Negotiating Your Salary with a Recruiter Helps You Get Paid More
I have had the good fortune of facilitating the hire of many outstanding candidates. Almost any recruiter will tell you that we love extending offers and helping companies negotiate salaries. As a hiring manager or as a candidate, you may be able to get a lot of value from your recruiter throughout the search process. During a negotiation, however, you have an opportunity to make a hire, or secure a new position on better terms by using a recruiter.
Many professionals, who regularly negotiate complex business deals, become shy when it comes to settling on a good compensation package. Even if you are confident in your ability, what can you get out of using a recruiter to help you?
As you probably know, recruiters generally base their fee on a percentage of a candidate’s first year income. When asked about this personal interest, most recruiters will offer you some form of the statement, “My fee is based on your compensation. We are in this together!”
This is absolutely true, and you can use this fact to your benefit.
Using a recruiter allows you to get the best possible deal, while avoiding the need to confront your new potential employer or employee. You can be much more demanding with a recruiter, and if they are good at their job, they will be able to help you without creating unnecessary tension. The recruiter will help you test the limits and better understand whether you are getting the best possible deal.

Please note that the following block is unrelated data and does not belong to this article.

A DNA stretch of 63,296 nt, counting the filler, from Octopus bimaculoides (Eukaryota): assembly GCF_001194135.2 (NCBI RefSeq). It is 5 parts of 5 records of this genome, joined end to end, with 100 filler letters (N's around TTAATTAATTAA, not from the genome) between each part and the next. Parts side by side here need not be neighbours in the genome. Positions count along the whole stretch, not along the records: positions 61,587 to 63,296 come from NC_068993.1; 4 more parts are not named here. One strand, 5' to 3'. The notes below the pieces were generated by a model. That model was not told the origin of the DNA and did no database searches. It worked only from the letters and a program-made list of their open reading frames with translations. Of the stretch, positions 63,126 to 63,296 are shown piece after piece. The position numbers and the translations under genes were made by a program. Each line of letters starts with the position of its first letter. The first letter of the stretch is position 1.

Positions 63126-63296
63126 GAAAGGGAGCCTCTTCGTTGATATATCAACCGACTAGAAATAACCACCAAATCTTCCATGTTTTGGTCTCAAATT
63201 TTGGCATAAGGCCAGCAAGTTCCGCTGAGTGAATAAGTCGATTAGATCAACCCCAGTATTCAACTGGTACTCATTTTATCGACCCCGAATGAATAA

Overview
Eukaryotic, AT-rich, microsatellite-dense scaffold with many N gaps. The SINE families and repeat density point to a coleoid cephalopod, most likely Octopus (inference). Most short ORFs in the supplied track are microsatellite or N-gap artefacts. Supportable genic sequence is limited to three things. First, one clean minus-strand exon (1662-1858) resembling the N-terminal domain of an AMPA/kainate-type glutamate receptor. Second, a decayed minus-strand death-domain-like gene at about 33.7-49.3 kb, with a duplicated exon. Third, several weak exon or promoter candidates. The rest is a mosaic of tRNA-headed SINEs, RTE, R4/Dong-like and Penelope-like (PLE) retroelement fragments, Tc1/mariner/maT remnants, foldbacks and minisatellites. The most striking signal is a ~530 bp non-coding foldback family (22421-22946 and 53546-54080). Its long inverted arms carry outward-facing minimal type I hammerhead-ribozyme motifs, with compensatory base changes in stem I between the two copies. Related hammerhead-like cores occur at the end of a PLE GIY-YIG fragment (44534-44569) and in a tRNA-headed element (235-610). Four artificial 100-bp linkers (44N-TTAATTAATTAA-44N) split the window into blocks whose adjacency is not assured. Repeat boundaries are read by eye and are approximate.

What a recruiter will probably not tell you is, “I am most interested in getting this deal to happen regardless of compensation package.”
Ultimately, recruiters get paid to make placements. They may create a lot more value than that simple transaction, and retained search professionals may receive their fee whether or not they fill a position. Nevertheless, a recruiter loses money or jeopardizes their reputation every time an offer fails to produce a hire.
Once you recognize the recruiter is more interested in placing you than in increasing your income, does that mean you should just deal with the company directly? Absolutely not! In fact, you can use this self-interest to your advantage and get a lot more out of the negotiation than you could if you went directly to your new potential employer.
Article by Jason Sanders.